Crookedness in Horses

November 10, 2015

Horses, like us, can be one sided. A recent study by an MSc student showed that one sidedness can be measured in foals only a few days old, depending on difficulty of parturition and time to standing. If left uncorrected, this one sidedness can produce a reduction in flexibility later on when the horse begins ridden work. We can feel one sidedness in our horses when we are schooling, and our horses are able to perform exercises with greater ease and flexibility on one rein compared to the other. In many cases, regular consistent schooling will improve this one sidedness. However, when the one sidedness is a result of skeletal imbalance, then corrective schooling is not usually enough to improve the ‘bad rein’. In these cases, there are often additional problems such as the horse is throwing the rider to one side, preferring one trot diagonal or canter lead, and the saddle is slipping persistently to one side (see picture above right).

 

So what is skeletal imbalance? When your horse is stood square, all the vertebrae of the neck and back should be positioned so they create a straight line from top to tail. The points of hip of the pelvis should be of equal height from the ground and equal distance from the shoulders on each side. This produces a balanced skeletal system capable of equal movement to the left or right, and able to develop the correct muscle tone to perform the work demanded by the rider.

 

Imbalance of the skeletal system is seen when, despite being stood square, the spine does not run along a straight line. In mild cases, this can only be identified by a qualified practitioner but in more severe cases it can sometimes be obvious to the owner, particularly when the horse has been treated in the past and the owner is aware of what to look for. The points of hip are positioned at unequal height to the ground on each side and may be uneven distance from each shoulder.

 

Treatment by a qualified McTimoney Animal Practitioner uses gentle adjustments to bring the skeletal system back into balance, allowing your horse to move more freely again so corrective schooling can now improve any one sidedness. Previous issues with a particular trot diagonal or canter lead should resolve after treatment. Saddle fit may need to be checked after treatment, particularly in more severe cases, as the effect of improving spinal balance can result in significant changes in muscle tone and highlight areas of asymmetry which must be accommodated until your horse has had the chance to develop correct muscle tone where areas of weakness existed. And finally, you shouldn’t feel you are being ‘thrown to one side’ any more. However, it is worth noting that research studying the relationship between horse and rider pelvic asymmetry found that there was a correlation between horse and rider pelvic imbalance so if your horse has had an ongoing issue for some time, it is reasonable to assume you may also have a pelvic imbalance that you are not aware of, which requires treatment too.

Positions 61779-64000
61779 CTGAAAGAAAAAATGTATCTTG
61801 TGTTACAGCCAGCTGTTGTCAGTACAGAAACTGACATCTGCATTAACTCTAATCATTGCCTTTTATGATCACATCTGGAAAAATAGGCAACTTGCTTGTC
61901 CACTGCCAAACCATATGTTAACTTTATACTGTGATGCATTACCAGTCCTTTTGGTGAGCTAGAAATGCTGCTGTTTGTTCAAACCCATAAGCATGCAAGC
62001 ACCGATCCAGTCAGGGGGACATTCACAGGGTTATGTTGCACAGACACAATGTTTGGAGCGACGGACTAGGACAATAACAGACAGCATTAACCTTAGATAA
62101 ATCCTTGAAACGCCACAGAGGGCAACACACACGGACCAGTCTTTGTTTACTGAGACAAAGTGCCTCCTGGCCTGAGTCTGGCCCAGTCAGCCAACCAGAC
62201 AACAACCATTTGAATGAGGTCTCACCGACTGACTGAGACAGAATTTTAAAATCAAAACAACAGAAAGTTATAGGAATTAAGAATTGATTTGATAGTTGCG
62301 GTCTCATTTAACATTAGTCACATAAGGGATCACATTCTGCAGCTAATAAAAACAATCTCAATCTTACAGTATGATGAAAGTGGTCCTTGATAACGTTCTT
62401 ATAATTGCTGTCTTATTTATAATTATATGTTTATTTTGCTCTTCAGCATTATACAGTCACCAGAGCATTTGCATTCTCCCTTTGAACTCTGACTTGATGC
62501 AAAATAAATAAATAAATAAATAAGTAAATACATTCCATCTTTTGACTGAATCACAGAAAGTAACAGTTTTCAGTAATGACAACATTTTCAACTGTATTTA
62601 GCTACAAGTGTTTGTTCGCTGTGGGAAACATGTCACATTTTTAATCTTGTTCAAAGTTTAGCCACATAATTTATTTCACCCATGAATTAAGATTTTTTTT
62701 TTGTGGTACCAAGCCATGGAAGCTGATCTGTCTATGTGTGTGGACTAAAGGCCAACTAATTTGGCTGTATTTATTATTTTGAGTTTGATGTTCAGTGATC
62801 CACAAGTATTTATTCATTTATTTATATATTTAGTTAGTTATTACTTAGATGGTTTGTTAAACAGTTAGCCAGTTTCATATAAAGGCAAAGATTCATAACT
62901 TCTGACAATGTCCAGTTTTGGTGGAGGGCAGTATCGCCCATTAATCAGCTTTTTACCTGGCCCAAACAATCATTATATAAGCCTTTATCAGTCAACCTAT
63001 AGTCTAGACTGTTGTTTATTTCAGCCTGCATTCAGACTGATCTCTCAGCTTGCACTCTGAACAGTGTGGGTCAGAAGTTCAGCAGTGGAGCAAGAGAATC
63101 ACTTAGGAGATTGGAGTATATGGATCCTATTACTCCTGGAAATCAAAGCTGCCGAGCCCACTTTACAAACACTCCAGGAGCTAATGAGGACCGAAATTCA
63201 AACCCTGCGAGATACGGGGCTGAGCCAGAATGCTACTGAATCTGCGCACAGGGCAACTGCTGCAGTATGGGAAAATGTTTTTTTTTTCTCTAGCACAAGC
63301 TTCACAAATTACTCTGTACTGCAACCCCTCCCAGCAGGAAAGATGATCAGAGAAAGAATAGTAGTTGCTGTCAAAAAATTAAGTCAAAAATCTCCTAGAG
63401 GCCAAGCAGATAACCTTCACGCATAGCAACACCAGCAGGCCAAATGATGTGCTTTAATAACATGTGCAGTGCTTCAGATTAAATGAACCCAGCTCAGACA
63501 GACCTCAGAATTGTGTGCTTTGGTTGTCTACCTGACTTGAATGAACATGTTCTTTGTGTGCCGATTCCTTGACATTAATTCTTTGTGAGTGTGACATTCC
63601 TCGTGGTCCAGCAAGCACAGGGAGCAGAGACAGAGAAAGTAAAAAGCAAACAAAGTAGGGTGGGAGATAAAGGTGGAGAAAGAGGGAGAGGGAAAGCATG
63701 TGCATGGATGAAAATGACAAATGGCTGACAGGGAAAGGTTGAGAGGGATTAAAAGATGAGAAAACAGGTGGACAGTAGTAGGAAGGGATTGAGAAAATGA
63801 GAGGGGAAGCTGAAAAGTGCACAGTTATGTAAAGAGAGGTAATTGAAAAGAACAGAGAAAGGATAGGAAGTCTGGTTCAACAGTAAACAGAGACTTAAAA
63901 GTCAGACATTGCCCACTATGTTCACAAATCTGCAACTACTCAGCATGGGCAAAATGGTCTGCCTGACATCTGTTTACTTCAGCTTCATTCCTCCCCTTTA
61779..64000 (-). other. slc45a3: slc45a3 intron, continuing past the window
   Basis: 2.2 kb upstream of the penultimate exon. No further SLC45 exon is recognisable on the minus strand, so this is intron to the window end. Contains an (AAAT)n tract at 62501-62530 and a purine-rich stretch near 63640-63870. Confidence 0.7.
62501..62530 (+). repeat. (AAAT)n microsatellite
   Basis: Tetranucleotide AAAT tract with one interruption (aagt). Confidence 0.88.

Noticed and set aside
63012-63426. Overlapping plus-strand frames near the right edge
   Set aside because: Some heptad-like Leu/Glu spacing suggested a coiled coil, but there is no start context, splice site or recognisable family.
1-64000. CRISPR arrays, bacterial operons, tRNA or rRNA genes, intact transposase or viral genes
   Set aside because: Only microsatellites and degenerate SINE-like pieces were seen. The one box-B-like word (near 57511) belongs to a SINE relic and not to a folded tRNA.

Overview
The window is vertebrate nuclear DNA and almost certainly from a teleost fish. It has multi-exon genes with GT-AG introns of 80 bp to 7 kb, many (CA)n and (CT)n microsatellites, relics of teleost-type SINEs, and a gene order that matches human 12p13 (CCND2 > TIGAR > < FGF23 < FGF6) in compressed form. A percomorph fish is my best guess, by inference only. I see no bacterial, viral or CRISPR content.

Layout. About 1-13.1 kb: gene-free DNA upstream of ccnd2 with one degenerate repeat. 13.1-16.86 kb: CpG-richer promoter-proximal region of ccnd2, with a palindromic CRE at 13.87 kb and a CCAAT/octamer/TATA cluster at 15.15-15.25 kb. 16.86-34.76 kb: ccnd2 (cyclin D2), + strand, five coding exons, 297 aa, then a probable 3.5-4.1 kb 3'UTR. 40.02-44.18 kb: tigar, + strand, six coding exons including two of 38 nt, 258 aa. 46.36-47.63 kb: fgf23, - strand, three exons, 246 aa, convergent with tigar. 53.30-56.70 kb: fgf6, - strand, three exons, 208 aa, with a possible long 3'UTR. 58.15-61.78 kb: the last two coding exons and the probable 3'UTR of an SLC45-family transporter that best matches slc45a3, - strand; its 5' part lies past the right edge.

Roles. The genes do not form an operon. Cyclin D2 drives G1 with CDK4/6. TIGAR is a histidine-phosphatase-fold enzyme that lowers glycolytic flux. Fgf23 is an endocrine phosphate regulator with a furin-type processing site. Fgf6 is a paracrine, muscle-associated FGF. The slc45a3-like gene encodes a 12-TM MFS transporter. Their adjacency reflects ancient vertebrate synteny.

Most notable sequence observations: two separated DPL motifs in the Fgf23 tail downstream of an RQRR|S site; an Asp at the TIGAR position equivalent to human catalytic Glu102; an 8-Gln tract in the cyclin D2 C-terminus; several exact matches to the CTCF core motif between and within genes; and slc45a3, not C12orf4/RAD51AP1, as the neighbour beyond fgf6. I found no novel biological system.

Nikki Routledge

McTimoney Animal Therapist

www.horsesanddogs.co.uk

 

 

The information bought to you in this post has been written by Nikki Routledge who is a McTimoney Animal Therapist that treats horses, ponies and dogs in the South West. She also runs her own online massage courses for horse and pet owners. Nikki has been riding since she was 11 years old and competing in endurance since 1997. She began her career with British Horse Society Assistant Instructor and Intermediate Stable Manager qualifications, then continued this further with a BSc (Hons) 2:1 in Equine Science in 1999. In 2001 she qualified with a Post-Graduate Diploma in McTimoney Animal Manipulation, which she then took to Masters level a few years later with the McTimoney College, Abingdon. Her training includes equine massage skills which she completed with Equinology in California, USA. She then spent a year working with various animal physiotherapists. Most recently, Nikki has completed another BSc (Hons) 2:1 in Psychology from the OU. Nikki has written articles for various equestrian magazines and has competed in dressage, show jumping and hunter trials since she was 14 years old. Andrea Hicks is a great believer in Nikki’s methods, and AH Saddles have many years of experience working alongside her for horse and pony saddle fittings requiring the attention of a back therapist. Sometimes just fitting a correctly fitting saddle is not all that's needed to get a horse or pony back to its best performance and optimum comfort.

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